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To make my dd get the train?

(123 Posts)
Littlefluffyclouds81 Wed 06-Apr-16 23:48:34

My eldest dd is 11 (12 in July). She has EOW contact with her dad who lives over 2 hours drive away. We usually meet in the middle, so about an hour's drive each (then the same back home again).

This is a bit problematic for me, as I have a 5 year old dd who has a different father who she is NC with, so I have to drag her along on the Friday/Sunday drop offs and pick ups, so that's a total of 4 hours sitting in the car which she moans about a lot, and it can be very stressful. I am also a single parent and a full time student, and Friday is my long day at uni, so by the time I get home I'm shattered, and the last thing I feel like doing is driving for another 2 hours.

So...I just had what I thought was a genius idea. I looked at train times and she'd be able to get a direct train from very close to where we live, to about 25 mins from where her dad lives, and it takes 36 minutes! So her total travelling time would be an hour, and it would make both mine and her dad's lives a lot easier.

But...she has aspergers and is painfully shy. She would never be able to pay for her own stuff in a shop or anything. She has massive issues around talking to people she doesn't know. I've explained to her that I would go with her the first time to show her what to do, and if she felt ok about it and did it on her own I would of course get her onto the train, and her dad would be waiting for her on the platform at the other end. All she'd have to do inbetween is sit on her phone with her headphones on, and the only person likely to make contact with her would be the ticket inspector.

She is having NONE of it though grin. She said she's not brave enough, and is too scared of people. I think that, apart from the reasons listed above, it would be really good for her confidence, and aspergers or not, she lives in the world we live in and needs to start finding a little bit of independence now she is at secondary school.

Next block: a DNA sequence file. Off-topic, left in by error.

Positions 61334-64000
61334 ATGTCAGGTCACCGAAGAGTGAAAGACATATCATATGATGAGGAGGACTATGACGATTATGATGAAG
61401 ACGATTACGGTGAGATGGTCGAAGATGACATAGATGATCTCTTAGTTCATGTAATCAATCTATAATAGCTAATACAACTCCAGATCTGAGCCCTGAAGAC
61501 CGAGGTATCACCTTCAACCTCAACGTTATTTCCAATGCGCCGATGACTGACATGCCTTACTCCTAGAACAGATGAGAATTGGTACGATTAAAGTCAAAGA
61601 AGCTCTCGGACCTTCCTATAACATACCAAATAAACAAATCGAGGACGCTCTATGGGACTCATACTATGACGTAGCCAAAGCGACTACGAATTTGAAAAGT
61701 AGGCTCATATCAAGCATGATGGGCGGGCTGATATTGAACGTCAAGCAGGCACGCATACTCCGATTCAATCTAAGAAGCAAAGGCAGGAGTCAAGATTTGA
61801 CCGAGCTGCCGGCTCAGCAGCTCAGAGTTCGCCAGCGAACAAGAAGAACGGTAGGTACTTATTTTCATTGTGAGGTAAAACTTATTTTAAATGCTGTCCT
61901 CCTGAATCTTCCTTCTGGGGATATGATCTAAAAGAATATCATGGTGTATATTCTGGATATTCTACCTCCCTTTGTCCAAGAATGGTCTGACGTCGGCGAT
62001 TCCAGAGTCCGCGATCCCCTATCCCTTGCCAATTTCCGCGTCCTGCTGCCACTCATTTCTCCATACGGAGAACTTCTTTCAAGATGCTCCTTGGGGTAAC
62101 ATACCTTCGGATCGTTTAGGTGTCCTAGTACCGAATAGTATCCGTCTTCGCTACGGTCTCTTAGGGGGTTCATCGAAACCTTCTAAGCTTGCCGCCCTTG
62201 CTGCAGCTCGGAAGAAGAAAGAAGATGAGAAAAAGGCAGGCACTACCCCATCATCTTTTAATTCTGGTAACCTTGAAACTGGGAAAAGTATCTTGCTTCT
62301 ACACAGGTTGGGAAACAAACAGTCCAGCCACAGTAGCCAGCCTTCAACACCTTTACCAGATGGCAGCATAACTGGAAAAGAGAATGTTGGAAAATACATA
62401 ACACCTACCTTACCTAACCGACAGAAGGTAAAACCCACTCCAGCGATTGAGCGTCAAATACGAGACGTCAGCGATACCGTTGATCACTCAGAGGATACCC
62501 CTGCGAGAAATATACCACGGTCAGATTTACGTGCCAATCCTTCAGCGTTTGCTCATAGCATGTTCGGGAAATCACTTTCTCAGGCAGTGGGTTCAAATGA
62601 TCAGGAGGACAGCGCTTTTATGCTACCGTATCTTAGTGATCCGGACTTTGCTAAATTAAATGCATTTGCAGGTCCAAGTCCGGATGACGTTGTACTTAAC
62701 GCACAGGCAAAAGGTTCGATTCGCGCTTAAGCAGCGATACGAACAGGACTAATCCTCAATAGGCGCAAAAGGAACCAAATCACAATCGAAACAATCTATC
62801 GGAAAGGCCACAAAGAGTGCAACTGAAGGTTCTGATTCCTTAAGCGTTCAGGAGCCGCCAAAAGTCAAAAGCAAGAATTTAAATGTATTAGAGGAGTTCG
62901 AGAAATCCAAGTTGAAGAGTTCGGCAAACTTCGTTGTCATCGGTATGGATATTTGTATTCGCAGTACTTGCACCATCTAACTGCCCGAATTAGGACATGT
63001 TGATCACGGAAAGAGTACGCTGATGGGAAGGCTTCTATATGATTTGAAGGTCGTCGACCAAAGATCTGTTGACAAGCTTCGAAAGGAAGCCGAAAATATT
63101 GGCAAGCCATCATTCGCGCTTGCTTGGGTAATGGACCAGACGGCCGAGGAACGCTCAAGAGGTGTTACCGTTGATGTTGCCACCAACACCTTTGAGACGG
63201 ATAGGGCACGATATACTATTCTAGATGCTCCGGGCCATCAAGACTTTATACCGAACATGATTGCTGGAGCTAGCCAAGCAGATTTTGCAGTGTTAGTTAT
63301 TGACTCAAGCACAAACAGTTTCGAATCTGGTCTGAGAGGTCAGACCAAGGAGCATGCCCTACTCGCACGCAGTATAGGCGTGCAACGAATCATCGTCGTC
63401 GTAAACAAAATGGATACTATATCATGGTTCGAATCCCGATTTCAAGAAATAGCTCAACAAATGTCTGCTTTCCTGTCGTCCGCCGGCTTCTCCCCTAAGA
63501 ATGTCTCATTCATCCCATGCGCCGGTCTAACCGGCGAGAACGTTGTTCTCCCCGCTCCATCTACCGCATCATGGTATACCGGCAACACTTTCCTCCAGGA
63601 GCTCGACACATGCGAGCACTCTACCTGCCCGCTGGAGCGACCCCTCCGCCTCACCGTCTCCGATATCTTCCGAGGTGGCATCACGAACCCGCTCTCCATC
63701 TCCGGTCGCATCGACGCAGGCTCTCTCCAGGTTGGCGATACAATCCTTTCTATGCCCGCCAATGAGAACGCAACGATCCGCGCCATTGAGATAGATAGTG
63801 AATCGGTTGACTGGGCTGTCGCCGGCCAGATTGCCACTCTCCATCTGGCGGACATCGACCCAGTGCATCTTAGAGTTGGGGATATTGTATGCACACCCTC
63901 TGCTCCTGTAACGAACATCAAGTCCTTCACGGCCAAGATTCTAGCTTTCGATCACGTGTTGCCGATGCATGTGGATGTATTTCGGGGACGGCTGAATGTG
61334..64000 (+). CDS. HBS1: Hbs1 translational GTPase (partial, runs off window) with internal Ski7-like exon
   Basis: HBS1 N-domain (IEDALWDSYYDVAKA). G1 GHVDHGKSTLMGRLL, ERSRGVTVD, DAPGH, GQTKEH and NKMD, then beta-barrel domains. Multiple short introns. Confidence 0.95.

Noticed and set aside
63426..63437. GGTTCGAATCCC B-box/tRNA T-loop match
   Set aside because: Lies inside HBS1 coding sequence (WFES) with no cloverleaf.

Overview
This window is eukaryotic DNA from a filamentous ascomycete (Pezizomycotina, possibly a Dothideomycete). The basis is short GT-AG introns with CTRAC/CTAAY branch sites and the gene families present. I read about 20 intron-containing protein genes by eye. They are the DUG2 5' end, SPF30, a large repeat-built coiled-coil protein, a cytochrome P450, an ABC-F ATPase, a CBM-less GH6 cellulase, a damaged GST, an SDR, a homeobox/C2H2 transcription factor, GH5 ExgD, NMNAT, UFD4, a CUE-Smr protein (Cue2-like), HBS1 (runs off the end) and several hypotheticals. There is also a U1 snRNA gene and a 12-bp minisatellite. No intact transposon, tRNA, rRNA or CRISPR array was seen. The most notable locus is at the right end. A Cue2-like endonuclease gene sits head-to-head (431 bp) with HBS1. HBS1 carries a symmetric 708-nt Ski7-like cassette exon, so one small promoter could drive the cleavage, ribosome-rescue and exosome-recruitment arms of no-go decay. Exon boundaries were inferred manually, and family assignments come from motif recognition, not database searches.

So AIBU to keep pushing the idea, or should I drop it and leave it until she's older?

DementedUnicorn Wed 06-Apr-16 23:50:14

I think that's too young even without the aspergers tbh

Balletgirlmum Wed 06-Apr-16 23:53:20

It would be fine for my two (12 year old ds in year 7 & 14 year old dd in year 8) who have aspergers but everyone is different.

Is she not expected to make her own way to school?

antimatter Wed 06-Apr-16 23:53:29

Would it be a lot of pain for you to go with her on train until she sees she can do it herself? I was never shy but only travelled by myself from the age of 12 when I knew the route to my aunt very well.
I can see why she is reluctant!

Littlefluffyclouds81 Wed 06-Apr-16 23:56:33

She walks to/from school some days if I have early starts or late finishes at uni, but I'm around most days and in the car anyway dropping dd1 off, so she gets a lift. She's a right daydreamer and walks at the pace of a snail so it's about a half hour walk for her when she does do it (just under 2km away).

squiggleirl Wed 06-Apr-16 23:57:09

I agree with Demented. My kids are a little younger than your DD, but my niece is 11. No way would she be allowed go on a train on her own.

I understand why you'd like her to travel on her own, but it seems as if it would be for your benefit and your other DD, rather than necessarily being the right thing for her.

This is a big step for her, and if she's telling you she's not ready, it would be best to take her lead on this.

SavoyCabbage Wed 06-Apr-16 23:58:29

I would do the journey with her until she is used to it and feels comfortable. That's what I did when my dd started high school. We did it together a few times. Then I stood at the bus stop and we pretended we didn't know each other. She sat on her own and I didn't get off till she did. That sort of thing.

Littlefluffyclouds81 Wed 06-Apr-16 23:58:44

That's a good idea antimatter - I said I'd do it with her the first time but maybe it will take a few more times before she's happy to go it alone. I'll have to check the times and see if it would work to get one back again. It would also solve the problem of dd2 because she LOVES going on the train, so it would become a treat rather than a chore.